How To Keep Kids Connected to Older Family Members During COVID | Liv

This year has been tough on us all but for elderly family members, it’s been particularly devastating. With Hongkongers unable to visit their relatives’ homes out of an abundance of caution, parents have to get creative so children can stay in touch with grandparents, aunts, uncles – anyone who could use a little long-distance love! Here are some suggestions on how to stay connected with older family members during COVID.

Video Calls

It might be second nature to schedule online meetings for work but making time for video calls with family overseas is often done haphazardly. The older generations are becoming increasingly computer literate so why not schedule times for them to join typical family activities such as dinner or evening storytime? Invest in some good quality technology such as an iPad, plus a stable internet connection, and you’ll feel like they’re really there.

Photo Albums

A picture is worth a thousand words, so why not help your children collate images for personalised photo books to send to various family members? Not only is sifting through photos a fun activity for you and the kids, the final product is a compilation of precious family moments that will last a lifetime.

Letter Writing

Introduce your kids to the lost art of handwritten letters. With so much school work done over a computer, writing letters is a chance for children to practice their handwriting, plus it’s a nice keepsake for your older rellies to pin up on the fridge or show off at their next social event (whenever that is.)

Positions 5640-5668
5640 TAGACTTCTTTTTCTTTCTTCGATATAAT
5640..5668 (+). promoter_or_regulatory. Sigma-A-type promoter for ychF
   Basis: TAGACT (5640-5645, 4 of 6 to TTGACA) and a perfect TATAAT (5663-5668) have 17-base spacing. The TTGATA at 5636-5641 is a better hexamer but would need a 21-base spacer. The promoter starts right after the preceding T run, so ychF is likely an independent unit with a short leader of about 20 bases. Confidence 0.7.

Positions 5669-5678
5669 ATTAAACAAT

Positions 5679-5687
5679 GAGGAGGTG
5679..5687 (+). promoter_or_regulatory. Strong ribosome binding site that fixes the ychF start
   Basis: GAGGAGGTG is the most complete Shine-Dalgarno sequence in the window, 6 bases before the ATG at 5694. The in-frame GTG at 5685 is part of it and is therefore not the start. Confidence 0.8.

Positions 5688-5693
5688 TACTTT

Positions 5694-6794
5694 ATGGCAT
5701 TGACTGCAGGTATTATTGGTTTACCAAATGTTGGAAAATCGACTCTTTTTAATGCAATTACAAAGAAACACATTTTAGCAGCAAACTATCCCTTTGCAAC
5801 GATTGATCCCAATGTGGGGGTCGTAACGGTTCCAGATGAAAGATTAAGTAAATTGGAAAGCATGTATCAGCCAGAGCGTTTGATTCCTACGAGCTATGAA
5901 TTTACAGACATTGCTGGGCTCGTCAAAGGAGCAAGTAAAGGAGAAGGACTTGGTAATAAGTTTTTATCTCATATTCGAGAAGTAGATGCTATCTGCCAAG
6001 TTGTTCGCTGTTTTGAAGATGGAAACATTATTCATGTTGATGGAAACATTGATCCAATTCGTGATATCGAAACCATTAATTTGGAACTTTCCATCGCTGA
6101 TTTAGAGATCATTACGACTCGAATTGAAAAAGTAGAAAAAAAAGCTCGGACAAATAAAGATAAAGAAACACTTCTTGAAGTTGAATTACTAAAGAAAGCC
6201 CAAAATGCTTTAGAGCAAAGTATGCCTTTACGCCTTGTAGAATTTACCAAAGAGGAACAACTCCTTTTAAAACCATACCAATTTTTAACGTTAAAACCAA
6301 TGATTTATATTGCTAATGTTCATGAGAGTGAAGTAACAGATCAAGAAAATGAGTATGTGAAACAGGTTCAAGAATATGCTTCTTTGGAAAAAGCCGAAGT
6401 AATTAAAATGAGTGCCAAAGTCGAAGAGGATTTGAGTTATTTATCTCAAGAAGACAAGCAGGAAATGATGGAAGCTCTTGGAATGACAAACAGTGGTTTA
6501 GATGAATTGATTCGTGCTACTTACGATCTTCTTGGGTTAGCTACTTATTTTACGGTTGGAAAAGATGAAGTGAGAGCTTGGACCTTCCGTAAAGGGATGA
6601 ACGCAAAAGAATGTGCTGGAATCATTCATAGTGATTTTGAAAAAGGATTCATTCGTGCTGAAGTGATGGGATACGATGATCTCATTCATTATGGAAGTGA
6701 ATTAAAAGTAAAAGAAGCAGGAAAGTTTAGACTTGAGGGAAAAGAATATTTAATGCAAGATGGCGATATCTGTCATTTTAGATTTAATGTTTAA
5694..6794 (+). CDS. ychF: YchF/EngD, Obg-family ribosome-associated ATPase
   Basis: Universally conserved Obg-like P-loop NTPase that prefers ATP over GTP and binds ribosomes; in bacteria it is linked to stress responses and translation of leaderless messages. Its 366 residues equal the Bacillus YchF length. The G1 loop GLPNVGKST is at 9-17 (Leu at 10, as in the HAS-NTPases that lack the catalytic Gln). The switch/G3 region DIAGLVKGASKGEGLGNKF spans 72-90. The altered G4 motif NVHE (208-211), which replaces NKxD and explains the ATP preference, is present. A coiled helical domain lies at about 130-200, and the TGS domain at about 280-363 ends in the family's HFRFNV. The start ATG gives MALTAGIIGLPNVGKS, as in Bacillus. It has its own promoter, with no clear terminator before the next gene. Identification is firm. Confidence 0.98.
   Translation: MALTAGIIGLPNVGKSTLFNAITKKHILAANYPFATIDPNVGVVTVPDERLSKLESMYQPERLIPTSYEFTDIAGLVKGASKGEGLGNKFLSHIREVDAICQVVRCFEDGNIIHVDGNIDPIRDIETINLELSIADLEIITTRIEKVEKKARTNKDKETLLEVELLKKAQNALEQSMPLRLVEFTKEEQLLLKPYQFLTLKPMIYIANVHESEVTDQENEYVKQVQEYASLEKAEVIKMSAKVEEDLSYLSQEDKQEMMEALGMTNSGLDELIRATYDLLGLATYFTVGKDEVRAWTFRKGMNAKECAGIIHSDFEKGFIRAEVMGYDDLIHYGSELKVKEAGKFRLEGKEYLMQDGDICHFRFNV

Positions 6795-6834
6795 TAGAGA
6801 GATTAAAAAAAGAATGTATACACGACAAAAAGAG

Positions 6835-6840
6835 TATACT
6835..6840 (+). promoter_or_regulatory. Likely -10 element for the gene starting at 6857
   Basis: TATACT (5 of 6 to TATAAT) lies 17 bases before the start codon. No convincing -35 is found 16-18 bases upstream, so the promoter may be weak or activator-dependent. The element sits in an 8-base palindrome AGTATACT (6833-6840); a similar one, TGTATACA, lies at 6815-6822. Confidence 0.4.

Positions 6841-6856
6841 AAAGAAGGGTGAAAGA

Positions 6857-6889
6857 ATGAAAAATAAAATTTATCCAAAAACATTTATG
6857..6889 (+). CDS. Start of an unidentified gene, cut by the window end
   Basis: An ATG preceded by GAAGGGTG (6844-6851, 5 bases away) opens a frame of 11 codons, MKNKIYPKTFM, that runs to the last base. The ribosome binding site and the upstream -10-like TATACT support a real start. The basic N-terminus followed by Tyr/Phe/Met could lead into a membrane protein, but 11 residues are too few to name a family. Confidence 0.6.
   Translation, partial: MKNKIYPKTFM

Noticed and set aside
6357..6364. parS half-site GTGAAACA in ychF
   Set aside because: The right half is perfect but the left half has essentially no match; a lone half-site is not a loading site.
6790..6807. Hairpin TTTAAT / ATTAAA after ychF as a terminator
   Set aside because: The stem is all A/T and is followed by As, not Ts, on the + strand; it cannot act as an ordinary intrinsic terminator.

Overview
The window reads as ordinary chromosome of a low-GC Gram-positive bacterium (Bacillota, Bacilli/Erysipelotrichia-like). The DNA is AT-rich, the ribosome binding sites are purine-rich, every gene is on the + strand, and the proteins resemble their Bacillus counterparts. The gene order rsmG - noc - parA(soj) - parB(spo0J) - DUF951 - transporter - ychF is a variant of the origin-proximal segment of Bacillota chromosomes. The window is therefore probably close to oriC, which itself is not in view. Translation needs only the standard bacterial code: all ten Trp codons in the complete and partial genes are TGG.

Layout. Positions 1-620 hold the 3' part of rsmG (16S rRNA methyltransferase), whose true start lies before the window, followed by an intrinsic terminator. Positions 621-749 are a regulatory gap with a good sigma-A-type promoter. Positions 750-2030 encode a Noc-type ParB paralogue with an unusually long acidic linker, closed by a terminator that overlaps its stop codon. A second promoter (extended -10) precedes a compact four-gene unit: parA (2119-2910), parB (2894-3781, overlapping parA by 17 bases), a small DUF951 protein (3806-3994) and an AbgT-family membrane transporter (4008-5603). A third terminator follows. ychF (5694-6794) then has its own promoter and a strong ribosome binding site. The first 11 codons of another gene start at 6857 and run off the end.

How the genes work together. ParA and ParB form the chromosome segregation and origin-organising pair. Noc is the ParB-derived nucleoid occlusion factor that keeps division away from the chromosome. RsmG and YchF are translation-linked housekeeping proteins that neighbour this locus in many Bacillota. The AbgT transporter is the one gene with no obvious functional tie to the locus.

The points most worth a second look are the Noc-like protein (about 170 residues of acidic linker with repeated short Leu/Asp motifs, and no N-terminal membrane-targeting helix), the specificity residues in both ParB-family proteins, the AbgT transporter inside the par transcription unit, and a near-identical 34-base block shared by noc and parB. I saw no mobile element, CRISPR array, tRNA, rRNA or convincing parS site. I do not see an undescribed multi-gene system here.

Game Play

Online gaming isn’t just for the young! There are a whole host of multiplayer games that friends and family around the world can take part in. Have a laugh over games such as charades and Pictionary, or for something more strategic, try some online Rummikub. For younger kids, Caribu allows family members to read, draw, solve puzzles, and even cook together.

Virtual Hobbies

Does your mum love to knit? Is your dad a keen gardener? Hobbies and crafting are wonderful ways for younger children to learn basic skills, so why not get them working on a project that grandparents can help out with, over the miles? Run interactive sessions via Skype or Facetime where your kids can explain what they’ve made, and your parents can give them feedback and advice.


How much do you know about your heritage? Family members will love reminiscing about their past and talking about the family tree to the younger generation. Combine memories, family documents and online resources to trace your ancestors and find out more about the life they led. A fantastic project that will keep your parents and children occupied for weeks on end.

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